Again, nothing we have seen suggests Susan is capable of committing this violent act. She leaves her youngest son (Room’s Jacob Tremblay) unsupervised in the bath so she can play video games, can’t figure out the complexities of online bill pay websites, and ignores her kids to get drunk with a co-worker (Sarah Silverman) on multiple occasions. Now her son (who, again, is the world’s greatest genius) thinks she can become a competent sniper, kill one of the most powerful men in town in their backyard, and then cover it up? It’s such a bad and stupid idea that I’m starting to think that Henry’s actual plan was to get revenge on his mother for all the years of neglect by having her commit murder, get caught, and then go to jail. “That’ll teach you for making me balance your stupid checkbook, Mom!”

If the movie had had the courage to reveal Henry as a kind of Saw-level super-villain, that would have been amazing. But director Colin Trevorrow, who followed up the massive smash Jurassic World with this massive bomb, treats Henry as a messianic figure. Everything in The Book of Henry implores the audience to view Henry as the Second Coming, from the title, to the character’s last name (Carpenter), to the way Henry essentially dies for our sins, to his ability to speak (and almost converse) with family members from beyond the grave. Henry’s death scene, lying in his mother’s arms on the floor of his hospital room, even evokes a Lamentation of Christ painting. So, to recap: This is a Christ parable about a magical, godlike being who died so that his horrible mess of a mother could kill a guy and adopt her abused stepdaughter (who The Book of Henry treats like a plot device rather than a person, up to the moment she seemingly heals her mental trauma through the power of interpretive dance during the film’s climactic school talent show).

It’s this sort of deranged logic that makes The Book of Henry a truly unique good-bad movie. On a technical level, it’s not bad at all. The cinematographer, John Schwartzman, has shot films ranging from The Rock to Trevorrow’s Jurassic World. A professional through and through, he brings a homey warmth to every frame set inside Susan’s impossibly large house. The film’s score is by Michael Giacchino, one of our very best film composers, and he frames every emotional beat Trevorrow wants to hit. Editor Kevin Stitt, who also worked on Jurassic World with Trevorrow, crisply brings together several plot threads in the film’s finale. (The plot threads are insane, but you can’t fault how they’re combined.) And Trevorrow assembled a fine cast of actors, who all treat the material seriously.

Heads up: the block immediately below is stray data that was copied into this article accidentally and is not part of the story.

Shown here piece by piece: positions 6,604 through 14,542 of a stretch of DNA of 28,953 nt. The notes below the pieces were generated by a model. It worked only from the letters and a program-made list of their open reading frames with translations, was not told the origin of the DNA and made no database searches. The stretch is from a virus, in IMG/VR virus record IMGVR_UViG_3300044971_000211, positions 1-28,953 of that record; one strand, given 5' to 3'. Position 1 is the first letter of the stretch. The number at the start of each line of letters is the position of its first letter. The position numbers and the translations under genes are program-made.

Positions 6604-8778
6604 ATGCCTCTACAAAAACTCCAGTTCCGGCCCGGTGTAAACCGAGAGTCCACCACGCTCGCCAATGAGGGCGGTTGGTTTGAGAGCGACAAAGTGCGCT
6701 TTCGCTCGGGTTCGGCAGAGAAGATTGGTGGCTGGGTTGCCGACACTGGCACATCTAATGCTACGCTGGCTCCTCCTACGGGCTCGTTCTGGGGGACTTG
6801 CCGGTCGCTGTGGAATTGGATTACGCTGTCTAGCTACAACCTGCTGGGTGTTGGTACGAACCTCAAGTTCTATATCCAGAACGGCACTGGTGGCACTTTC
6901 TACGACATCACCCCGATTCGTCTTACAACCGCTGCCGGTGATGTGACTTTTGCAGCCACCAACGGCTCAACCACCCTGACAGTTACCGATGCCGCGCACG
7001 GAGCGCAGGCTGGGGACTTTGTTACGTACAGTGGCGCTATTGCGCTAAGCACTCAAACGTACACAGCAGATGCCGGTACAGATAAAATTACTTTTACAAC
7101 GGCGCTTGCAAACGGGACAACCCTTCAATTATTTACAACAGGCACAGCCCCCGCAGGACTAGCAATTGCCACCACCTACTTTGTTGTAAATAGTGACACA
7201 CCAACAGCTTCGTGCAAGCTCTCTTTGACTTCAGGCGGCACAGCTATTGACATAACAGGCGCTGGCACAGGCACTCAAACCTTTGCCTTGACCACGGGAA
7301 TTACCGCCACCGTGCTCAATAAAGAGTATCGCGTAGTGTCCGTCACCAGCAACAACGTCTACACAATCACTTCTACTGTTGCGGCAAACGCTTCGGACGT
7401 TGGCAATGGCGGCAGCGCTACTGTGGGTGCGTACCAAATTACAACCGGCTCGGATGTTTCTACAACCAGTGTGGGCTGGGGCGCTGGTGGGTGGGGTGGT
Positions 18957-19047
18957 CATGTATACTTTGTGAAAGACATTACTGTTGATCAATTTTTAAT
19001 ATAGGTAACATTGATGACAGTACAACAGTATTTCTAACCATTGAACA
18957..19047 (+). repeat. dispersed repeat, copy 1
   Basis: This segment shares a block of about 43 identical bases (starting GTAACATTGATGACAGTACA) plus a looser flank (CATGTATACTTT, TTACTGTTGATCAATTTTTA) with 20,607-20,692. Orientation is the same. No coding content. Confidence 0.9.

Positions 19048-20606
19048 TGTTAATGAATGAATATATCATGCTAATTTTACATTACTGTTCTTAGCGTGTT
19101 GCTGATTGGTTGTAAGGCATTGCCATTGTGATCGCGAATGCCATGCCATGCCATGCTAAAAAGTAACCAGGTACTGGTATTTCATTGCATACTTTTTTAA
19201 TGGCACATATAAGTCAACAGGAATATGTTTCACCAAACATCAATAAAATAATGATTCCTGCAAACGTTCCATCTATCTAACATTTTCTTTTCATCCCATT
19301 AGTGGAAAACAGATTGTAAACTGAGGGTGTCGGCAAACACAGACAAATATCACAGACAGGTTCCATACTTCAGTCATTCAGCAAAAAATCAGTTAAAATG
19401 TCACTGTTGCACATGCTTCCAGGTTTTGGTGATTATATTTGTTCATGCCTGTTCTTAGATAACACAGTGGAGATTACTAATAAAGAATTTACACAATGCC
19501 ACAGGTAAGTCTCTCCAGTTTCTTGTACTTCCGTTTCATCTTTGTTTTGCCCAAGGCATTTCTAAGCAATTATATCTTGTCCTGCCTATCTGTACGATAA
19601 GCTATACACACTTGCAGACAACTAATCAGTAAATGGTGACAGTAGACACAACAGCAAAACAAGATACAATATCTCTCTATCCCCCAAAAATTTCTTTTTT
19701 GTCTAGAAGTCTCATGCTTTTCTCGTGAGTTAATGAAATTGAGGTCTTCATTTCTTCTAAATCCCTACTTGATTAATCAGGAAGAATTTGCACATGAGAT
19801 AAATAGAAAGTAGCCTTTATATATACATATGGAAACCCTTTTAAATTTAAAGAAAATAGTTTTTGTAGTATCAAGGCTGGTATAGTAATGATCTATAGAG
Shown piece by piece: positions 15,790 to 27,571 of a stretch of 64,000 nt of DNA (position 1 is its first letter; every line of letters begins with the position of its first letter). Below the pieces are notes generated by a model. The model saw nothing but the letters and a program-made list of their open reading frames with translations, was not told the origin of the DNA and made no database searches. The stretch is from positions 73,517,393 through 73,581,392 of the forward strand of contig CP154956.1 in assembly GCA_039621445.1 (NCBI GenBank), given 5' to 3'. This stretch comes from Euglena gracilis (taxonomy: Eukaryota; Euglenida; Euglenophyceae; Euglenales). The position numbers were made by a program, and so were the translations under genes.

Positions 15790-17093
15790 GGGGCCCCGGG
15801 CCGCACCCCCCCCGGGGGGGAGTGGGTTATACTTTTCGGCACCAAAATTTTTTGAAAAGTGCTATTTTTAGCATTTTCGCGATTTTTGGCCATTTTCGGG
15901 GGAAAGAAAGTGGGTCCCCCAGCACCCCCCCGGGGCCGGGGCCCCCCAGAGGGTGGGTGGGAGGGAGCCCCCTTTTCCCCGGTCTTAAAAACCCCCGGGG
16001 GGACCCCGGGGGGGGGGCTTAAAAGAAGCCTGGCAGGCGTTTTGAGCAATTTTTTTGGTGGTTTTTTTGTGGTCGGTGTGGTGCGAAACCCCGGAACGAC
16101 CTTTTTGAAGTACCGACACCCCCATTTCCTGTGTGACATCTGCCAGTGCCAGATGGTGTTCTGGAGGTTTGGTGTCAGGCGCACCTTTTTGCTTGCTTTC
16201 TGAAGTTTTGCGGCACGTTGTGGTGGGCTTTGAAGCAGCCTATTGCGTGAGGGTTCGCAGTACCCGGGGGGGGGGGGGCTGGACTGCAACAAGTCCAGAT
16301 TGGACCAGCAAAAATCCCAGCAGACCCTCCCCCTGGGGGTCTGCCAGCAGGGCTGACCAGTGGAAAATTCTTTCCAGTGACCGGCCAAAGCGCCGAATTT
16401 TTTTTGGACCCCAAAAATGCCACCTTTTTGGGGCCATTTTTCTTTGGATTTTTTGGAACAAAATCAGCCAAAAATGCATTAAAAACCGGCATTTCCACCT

But that’s just it: They treat one of the craziest premises ever devised with total seriousness. The fact That Book of Henry looks and sounds so slick, the fact that millions of dollars were sunk into this absurd blend of coming-of-age-story and rape-and-revenge thriller, only makes it more delightfully baffling. And apparently everyone involved thought it made perfect sense.

On some level, I’m sympathetic. Beneath the layers of misguided suspense and schmaltz, The Book of Henry does have an important message about the dangers of apathy, which Trevorrow and screenwriter Gregg Hurwitz spell out in this scene:

I don’t doubt Trevorrow’s good intentions. But good intentions sometimes create bad movies. And while apathy is a major issue, I’m not sure the correct solution to it is teaching your slacker mom how to become a military-grade sniper.

In 1964, Susan Sontag wrote that the essential element of a camp movie is “seriousness, a seriousness that fails.” Great camp, she said, had the “proper mixture of the exaggerated, the fantastic, the passionate, and the naïve.” With its ultra-serious message, exaggerated characters, fantastic scenario, passionate performances, and naïve belief in its own twisted idealism, The Book of Henry may be the greatest camp classic of my lifetime. I love it so much that I’m currently building an elaborate Rube Goldberg machine in my basement that, when accidentally activated, hits a ball that falls into a cup that spins a top that falls on a lever that flips a toy bird that turns on a television where The Book of Henry is playing on an endless loop.